Standing in front of his portrait, looking a little more than panicked, Jim leaned in and started to lift the large picture off the wall. Its heavy frame seemed to almost resist being taken down.
“She knows, I’m sure of it Ruby!” he said to his wife.
“Don’t be paranoid, she wouldn’t understand what we were talking about.” replied Ruby.
Looking back, two gaping vacancies of wall now seemed very out of place. The portrait, one of two that hung in the lounge for the last fifteen years, had left a shadow of its former location.
Jim quickly wrapped the pictures in an old bed blanket and tied them with some twine.
“They can go in the shed. I don’t want them in the house.” he said.
Many years passed, cobwebs and a good layer of dust protected the pictures, concealing the truth.
Ann, a hardnosed Irish “Fitzgerald” from County Clare arrived in Australia at nineteen, alone and on a whim, taking the place of another young lady who by misfortune could not make the voyage. Spending seventeen years in Victoria, then a move to South Australia, she had held off on marriage and a family. At thirty three she married William Watters and set to work having children.
Leaving South Australia in 1896 with her children, Ann moved to Western Australia. Settling in Sawyers Valley in the eastern hills, just a stone’s throw from Mundaring. The Watters home stood towards the top of the hill on Throssell Street. A small home, made up of a centre core and add-on rooms built out from the original verandas. With more people than rooms, it had undergone many extensions, most without the proper care or permits. The house served the family well for many years but time was not kind, as the family matured, so did its now rusty exterior.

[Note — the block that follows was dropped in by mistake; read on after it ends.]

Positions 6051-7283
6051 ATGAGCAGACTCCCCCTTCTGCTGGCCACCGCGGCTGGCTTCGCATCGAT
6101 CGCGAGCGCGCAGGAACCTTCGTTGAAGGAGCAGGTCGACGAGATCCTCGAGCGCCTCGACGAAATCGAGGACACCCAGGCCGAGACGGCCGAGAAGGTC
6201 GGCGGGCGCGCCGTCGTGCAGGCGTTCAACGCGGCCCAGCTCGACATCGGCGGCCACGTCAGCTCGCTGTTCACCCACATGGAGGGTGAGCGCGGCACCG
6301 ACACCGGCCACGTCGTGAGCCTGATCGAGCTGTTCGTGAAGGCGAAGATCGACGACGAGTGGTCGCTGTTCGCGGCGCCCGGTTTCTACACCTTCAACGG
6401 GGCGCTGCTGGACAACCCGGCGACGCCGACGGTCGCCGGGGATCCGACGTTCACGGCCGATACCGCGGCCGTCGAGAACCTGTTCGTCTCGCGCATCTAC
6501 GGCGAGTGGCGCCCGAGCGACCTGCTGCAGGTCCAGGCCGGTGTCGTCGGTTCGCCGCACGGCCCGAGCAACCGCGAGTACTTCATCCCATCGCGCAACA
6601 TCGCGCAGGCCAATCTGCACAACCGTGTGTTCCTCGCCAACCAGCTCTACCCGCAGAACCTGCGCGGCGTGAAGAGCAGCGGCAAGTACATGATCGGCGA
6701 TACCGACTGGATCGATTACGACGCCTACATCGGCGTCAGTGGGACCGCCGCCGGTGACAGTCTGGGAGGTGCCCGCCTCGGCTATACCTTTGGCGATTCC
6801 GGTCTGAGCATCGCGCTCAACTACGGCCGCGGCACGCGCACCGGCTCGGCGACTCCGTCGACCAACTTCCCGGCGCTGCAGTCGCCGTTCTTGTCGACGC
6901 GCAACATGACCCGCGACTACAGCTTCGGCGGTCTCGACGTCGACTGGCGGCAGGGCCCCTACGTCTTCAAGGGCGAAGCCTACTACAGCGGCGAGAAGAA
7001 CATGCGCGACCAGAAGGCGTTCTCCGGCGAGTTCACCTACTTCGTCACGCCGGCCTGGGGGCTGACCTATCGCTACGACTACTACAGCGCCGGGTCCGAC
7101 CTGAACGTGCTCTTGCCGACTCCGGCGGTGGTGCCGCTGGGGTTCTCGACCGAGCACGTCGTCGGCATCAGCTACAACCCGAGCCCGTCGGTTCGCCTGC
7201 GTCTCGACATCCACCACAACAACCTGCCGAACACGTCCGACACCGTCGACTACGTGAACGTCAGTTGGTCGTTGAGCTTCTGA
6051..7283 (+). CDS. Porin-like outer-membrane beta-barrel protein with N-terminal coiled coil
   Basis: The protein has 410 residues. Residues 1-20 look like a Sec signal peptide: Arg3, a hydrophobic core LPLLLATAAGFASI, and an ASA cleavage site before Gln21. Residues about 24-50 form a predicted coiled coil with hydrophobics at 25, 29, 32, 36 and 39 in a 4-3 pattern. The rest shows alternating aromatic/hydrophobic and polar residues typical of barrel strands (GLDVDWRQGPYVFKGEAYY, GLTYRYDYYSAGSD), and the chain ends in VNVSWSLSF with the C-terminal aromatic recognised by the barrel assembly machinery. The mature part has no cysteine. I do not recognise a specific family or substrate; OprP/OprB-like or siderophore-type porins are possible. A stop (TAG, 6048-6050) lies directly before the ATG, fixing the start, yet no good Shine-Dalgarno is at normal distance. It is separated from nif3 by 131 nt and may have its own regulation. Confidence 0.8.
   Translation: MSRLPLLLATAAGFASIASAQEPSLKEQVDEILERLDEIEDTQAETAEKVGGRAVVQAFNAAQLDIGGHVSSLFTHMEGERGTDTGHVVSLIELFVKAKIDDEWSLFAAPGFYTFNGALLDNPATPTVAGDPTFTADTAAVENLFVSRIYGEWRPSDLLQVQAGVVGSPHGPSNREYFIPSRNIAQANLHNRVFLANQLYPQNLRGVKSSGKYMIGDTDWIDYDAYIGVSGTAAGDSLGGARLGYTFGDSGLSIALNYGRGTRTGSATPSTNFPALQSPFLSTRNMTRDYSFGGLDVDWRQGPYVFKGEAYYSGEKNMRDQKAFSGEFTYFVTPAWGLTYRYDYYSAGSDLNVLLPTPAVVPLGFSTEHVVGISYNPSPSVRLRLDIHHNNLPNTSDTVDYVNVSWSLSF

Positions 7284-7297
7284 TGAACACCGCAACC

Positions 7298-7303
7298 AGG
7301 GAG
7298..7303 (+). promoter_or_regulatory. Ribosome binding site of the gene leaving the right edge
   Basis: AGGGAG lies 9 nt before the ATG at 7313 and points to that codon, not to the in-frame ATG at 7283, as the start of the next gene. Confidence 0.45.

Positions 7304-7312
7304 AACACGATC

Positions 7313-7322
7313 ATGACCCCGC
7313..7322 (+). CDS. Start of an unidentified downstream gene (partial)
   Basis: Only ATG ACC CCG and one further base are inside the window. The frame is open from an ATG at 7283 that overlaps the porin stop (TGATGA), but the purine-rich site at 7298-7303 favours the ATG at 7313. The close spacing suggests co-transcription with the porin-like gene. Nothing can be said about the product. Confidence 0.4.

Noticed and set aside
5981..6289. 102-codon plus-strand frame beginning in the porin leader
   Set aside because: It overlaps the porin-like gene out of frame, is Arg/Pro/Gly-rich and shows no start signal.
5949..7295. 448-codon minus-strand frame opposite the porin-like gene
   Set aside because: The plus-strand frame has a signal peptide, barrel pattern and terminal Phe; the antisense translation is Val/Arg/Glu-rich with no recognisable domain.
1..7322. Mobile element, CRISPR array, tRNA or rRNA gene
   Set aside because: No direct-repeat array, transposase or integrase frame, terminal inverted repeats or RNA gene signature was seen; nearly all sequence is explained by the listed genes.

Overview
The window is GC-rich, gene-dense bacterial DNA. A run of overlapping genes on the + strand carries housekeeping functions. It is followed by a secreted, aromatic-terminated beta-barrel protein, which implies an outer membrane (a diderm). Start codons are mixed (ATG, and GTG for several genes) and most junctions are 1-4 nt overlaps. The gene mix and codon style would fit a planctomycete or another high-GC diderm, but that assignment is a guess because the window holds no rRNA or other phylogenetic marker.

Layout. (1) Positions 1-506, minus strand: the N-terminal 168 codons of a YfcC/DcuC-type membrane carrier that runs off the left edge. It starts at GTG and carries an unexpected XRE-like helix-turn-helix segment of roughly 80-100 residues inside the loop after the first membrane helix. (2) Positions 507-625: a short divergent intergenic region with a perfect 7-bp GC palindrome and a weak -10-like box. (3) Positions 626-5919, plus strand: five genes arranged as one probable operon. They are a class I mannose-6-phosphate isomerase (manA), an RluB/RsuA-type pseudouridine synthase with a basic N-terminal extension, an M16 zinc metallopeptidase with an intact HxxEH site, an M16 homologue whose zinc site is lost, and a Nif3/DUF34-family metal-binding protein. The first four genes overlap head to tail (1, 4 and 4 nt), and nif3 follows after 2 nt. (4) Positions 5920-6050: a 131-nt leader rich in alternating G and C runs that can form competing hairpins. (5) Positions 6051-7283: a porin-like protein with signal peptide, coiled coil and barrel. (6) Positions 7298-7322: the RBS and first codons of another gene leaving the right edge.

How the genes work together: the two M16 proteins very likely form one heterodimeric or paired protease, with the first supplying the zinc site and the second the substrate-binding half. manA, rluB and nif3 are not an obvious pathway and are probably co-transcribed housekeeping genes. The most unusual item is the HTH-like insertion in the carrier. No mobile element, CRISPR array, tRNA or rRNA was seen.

It was Christmas 1964 and no one really felt like celebrating. Ruby had died in early November and this was the first chance her family had to get together.
Jim and Ruby’s seven surviving children had planned this day to sort through their parents things. Percy, the oldest son, was lifting things out of their hiding places, checking for Redbacks then handing them over to his sister Verna, the new self-appointed matriarch, for examination. Each item had its own story and with that the siblings would stop, chat, and shed a few tears along with great laughter as they journeyed through the life and times of their parents.
Hidden deep in the back of a pile of treasures, Percy noticed a blanket covered parcel. Extending his reach he tried to lift it with one hand.
“Stop! That’s mine and I don’t want it broken.” said Verna
“Bill, give me a hand to lift it out.” said Percy
Gently the two brothers conveyed the package from its resting place, laying it at Verna’s feet as the others gathered round.
“Feels like a picture frame or something.” said Bill
“It’s two really pretty picture frames.” said Stella as she lifted back part of the blanket.
Pushing the others back, as if creating space for a suffering victim, Verna started to un-wrap the blanket.
“MAKE ROOM! I don’t want anything to happen to them” she exclaimed.